Have you heard that they’re going to allow proper nouns in Scrabble? Is nothing sacred anymore? Between this and the “reimagined” abomination that was the CLUE app, I really needed some classic board gaming action to get me back to my happy place. The Trivial Pursuit app washed out some of the bad taste from my mouth, but it’s clear that all the old-school board games of my youth are headed in a new direction.
I’m sure I sound like a cantankerous geezer at the ripe old age of 25, but it’s disconcerting when all of the games I remember as a kid don’t look the same anymore. Thankfully, the Trivial Pursuit app hasn’t changed things too much, but it’s clear they’re trying to draw in a younger audience.
The game plays exactly like the classic board game, only you now have the option of choosing easy, medium or hard questions, and the questions are much easier, even on hard. As a kid, I remember games lasting hours because no one knew any of the answers, but there were only a scant few I couldn’t answer for the app. Obviously classic games go much faster this way, but there’s also an ultra-streamlined version called “Pursuit” with a much simpler board and a small handful of questions.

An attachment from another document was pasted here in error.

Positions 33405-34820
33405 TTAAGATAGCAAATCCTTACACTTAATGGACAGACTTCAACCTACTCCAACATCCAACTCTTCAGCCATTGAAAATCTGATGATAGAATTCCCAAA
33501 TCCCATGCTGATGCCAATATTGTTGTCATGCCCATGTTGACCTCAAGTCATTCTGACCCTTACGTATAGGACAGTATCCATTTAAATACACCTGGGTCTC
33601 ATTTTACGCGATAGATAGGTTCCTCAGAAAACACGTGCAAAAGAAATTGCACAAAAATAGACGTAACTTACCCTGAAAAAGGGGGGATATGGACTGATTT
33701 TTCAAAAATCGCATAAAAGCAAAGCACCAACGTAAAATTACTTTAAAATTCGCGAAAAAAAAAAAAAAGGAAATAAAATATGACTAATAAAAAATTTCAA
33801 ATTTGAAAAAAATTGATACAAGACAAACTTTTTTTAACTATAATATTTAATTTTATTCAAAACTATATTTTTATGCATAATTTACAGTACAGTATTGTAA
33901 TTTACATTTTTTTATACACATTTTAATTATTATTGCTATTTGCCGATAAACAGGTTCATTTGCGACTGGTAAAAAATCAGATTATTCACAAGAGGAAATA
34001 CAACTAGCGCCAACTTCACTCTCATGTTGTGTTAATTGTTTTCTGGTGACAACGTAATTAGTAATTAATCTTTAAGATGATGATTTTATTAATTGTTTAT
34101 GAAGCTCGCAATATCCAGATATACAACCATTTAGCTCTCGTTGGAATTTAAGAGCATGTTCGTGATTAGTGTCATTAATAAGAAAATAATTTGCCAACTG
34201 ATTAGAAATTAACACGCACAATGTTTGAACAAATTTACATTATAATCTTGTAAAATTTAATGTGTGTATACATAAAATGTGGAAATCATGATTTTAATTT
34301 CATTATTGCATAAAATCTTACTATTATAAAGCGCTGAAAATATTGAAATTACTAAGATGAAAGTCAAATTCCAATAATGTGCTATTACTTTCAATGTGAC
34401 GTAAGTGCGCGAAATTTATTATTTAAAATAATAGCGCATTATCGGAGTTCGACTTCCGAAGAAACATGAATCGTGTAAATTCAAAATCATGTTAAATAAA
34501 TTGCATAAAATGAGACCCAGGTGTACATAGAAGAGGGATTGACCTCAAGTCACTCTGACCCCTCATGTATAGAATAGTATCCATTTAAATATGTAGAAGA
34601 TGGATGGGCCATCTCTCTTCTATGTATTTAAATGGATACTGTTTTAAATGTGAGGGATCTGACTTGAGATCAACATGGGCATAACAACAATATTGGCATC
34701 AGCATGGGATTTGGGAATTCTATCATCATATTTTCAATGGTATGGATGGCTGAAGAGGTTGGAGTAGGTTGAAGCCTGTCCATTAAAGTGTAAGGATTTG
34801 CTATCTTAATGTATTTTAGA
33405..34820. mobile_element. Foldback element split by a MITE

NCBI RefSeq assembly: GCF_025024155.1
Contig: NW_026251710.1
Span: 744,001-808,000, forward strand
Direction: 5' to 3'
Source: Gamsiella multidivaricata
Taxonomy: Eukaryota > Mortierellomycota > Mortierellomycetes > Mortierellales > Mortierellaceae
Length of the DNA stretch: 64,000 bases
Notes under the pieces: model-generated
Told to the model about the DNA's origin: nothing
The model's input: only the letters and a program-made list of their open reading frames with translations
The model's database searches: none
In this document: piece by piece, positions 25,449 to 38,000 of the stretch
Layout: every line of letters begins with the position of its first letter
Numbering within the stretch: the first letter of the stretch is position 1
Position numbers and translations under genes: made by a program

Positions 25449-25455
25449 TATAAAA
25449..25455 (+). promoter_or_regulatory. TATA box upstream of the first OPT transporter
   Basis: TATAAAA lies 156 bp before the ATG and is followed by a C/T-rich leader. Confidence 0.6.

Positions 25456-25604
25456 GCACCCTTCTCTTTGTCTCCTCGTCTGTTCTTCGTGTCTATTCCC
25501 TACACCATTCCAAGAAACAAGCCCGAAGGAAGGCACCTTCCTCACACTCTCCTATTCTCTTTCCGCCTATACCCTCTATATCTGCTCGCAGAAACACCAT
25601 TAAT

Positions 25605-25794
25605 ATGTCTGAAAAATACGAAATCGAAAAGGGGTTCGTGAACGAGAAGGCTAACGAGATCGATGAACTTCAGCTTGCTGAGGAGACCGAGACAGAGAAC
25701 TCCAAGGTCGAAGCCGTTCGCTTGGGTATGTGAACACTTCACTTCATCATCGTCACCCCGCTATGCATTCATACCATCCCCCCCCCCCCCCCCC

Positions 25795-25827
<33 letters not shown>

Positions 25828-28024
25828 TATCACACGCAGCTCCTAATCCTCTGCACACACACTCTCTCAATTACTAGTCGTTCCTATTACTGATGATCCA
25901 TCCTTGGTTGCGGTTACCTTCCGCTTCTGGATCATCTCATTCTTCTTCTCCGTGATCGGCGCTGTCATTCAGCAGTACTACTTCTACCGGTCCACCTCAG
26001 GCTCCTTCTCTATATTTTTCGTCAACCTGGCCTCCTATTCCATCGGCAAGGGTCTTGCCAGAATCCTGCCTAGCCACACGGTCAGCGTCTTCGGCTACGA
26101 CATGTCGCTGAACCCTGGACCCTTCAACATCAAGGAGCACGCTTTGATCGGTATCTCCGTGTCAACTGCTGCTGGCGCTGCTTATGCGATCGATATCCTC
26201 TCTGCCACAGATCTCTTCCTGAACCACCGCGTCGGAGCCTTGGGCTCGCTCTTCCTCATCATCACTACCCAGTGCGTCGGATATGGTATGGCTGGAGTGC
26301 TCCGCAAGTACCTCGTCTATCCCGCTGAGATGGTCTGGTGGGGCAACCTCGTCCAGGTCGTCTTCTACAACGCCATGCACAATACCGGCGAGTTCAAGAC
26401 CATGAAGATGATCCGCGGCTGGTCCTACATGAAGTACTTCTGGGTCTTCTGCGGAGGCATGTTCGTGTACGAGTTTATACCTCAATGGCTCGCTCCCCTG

You also have the option of single-player, multiplayer over Wi-Fi, and also multiplayer “pass ‘n play”. I had trouble getting the Wi-Fi option to work, with was very annoying, but the pass ‘n play worked fine, and the single player was surprisingly fun. I thought it might get a bit dull, but the AI worked out better than I expected, and even playing by myself wasn’t too bad.
You can set up a player profile and customize games to suit your playing style. Their selection of “mascots” to represent you during a game was also a little thin, but the art was cute. Should you get bored with the questions, there are additional question packs available for purchase. I didn’t encounter any doubles during my games, but a quick glance at the iTunes reviews tells me that a few people have had problems with them. I didn’t really have any complaints about the interface, other than the somewhat silly shaking mechanism for rolling the dice, but I think a save option would have been nice, since classic games can still run a bit long.
In general, the look and feel of the game is more than adequate, plus, it’s a lot cheaper on the iPhone than the physical board game. The old and cranky part of me says that I will never love Trivial Pursuit on the iPhone, but the rest of me says that it’s a perfectly reasonable way to win over new trivia fans in this age of technology.
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